After Suffrage Topics
The Eight Hour Day
Often called the "Waitresses Bill," legislation enacting the eight-hour workday for women honored the efforts of Alice Lord, who founded the pioneering Seattle Waitresses Union.
In Washington State as in many other states, women organized for home front service before and during World War I.
When the Washington state legislature enacted mothers’ pensions in 1913, the victory reflected both the newfound power of women voters and the important role that feminist activists played in creating change in the state.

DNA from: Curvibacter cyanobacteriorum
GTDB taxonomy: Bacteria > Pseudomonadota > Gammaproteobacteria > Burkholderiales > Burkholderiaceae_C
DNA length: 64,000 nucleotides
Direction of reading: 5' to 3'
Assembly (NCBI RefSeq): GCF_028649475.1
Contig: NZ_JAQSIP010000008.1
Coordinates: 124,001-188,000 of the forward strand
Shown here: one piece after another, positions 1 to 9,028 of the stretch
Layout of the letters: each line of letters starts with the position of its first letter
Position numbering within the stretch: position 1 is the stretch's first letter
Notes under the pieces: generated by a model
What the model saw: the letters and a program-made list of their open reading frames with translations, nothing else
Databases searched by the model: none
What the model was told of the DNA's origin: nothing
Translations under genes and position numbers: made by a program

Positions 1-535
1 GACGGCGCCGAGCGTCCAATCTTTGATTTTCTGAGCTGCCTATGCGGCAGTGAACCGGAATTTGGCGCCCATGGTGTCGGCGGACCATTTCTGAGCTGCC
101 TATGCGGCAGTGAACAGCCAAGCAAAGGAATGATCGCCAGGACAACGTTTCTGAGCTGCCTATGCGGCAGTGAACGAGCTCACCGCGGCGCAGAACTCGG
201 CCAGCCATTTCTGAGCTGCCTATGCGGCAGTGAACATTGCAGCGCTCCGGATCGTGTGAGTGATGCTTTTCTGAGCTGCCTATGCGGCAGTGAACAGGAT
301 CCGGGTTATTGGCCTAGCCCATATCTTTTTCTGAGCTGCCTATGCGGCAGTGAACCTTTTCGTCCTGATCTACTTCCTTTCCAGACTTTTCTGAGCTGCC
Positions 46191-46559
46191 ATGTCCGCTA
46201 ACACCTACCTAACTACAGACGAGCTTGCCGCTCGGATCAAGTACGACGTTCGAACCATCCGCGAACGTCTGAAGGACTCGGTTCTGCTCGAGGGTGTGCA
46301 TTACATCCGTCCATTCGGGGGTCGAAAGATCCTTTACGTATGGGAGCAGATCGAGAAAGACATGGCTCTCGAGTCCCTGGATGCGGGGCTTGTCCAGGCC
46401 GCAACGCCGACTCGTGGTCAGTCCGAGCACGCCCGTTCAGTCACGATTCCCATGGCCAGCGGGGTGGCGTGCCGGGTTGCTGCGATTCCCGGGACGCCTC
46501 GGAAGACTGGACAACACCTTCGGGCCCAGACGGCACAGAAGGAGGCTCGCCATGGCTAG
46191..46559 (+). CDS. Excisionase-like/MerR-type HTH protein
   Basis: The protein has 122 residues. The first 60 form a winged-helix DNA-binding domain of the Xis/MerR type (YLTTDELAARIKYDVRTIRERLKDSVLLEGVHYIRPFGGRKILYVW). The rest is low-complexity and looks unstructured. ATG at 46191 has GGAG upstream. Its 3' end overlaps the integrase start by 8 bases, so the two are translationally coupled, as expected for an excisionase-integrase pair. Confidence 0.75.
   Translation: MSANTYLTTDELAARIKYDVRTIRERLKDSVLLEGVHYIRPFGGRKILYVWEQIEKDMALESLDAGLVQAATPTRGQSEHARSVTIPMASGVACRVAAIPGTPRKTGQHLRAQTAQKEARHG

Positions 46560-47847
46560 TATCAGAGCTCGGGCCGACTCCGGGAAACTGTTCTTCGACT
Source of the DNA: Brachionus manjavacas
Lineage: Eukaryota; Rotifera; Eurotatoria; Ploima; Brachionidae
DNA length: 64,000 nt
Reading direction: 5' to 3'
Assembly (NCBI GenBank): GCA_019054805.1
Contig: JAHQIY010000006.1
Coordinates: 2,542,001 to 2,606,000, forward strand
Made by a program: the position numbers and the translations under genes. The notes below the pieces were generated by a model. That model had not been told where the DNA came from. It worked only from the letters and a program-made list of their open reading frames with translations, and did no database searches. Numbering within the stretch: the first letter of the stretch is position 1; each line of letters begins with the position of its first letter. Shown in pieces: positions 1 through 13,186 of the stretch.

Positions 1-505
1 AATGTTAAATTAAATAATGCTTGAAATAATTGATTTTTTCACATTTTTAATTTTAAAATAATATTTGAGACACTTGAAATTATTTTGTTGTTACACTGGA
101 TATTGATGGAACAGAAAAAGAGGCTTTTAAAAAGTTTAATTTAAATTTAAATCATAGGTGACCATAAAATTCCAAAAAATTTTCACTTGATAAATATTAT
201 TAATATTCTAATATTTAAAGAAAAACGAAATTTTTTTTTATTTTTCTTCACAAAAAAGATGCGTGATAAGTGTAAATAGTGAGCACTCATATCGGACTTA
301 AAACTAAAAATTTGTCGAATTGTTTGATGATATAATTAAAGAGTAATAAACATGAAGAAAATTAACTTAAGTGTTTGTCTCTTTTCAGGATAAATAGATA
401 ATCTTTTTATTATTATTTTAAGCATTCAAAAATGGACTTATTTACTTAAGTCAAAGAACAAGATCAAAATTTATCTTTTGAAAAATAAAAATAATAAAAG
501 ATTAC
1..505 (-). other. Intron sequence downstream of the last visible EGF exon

National Council of Women Voters
The NCWV, a nonpartisan coalition of women from voting states sought to to create an educational organization for women voters, to lobby for legislation, and to extend women’s suffrage nationally.
Women voters in Washington fought for a state constitutional prohibition amendment.
Women Working in the Legal System
Women faced challenges working in the legal system, which was a traditionally male sphere.